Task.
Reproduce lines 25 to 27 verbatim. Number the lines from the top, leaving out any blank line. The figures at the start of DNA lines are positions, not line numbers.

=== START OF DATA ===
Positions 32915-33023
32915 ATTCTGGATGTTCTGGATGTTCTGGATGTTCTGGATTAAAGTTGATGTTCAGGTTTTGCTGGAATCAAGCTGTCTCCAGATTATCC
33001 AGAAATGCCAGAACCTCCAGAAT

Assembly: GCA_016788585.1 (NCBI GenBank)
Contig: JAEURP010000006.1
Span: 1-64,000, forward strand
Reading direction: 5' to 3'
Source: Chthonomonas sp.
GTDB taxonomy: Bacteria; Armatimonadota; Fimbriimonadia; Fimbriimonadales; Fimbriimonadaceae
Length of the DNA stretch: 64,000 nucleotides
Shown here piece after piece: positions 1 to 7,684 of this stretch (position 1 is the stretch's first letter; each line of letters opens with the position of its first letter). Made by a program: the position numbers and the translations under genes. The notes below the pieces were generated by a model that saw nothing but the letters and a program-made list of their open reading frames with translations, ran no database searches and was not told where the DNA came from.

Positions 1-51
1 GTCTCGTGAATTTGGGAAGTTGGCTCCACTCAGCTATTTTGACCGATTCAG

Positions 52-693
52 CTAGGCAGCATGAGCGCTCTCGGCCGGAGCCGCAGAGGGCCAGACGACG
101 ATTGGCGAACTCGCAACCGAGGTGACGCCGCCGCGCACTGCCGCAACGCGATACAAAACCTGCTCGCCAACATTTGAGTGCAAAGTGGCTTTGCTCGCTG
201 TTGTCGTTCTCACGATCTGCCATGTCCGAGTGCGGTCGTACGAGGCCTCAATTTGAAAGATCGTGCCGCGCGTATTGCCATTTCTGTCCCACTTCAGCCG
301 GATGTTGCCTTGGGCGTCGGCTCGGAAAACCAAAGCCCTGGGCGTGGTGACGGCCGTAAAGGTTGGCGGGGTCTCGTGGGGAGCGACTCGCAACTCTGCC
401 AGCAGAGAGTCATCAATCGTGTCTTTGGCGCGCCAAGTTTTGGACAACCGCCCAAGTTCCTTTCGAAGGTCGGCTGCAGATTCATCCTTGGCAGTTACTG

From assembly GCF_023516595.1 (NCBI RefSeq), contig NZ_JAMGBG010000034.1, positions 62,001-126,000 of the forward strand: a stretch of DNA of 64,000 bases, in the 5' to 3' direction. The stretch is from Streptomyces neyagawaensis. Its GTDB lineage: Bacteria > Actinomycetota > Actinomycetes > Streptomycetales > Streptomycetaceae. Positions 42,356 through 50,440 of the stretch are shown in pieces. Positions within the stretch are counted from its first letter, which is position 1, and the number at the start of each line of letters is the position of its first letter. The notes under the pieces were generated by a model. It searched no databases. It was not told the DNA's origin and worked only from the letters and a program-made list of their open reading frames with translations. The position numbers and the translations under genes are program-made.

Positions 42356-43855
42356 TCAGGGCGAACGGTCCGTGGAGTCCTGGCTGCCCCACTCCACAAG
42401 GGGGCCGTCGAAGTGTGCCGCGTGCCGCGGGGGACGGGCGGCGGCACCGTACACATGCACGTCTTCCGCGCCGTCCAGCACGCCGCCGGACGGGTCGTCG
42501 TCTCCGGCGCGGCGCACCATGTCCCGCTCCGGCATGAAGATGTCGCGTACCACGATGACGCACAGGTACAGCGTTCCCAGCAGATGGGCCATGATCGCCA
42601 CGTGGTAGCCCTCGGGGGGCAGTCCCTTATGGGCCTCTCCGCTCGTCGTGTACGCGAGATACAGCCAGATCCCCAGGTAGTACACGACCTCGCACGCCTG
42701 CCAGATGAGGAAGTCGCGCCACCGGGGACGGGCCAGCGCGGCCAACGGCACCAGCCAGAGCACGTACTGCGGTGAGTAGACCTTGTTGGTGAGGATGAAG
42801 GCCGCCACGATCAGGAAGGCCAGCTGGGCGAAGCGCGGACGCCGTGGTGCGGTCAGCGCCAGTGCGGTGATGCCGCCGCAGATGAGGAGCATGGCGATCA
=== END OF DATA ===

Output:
42601 CGTGGTAGCCCTCGGGGGGCAGTCCCTTATGGGCCTCTCCGCTCGTCGTGTACGCGAGATACAGCCAGATCCCCAGGTAGTACACGACCTCGCACGCCTG
42701 CCAGATGAGGAAGTCGCGCCACCGGGGACGGGCCAGCGCGGCCAACGGCACCAGCCAGAGCACGTACTGCGGTGAGTAGACCTTGTTGGTGAGGATGAAG
42801 GCCGCCACGATCAGGAAGGCCAGCTGGGCGAAGCGCGGACGCCGTGGTGCGGTCAGCGCCAGTGCGGTGATGCCGCCGCAGATGAGGAGCATGGCGATCA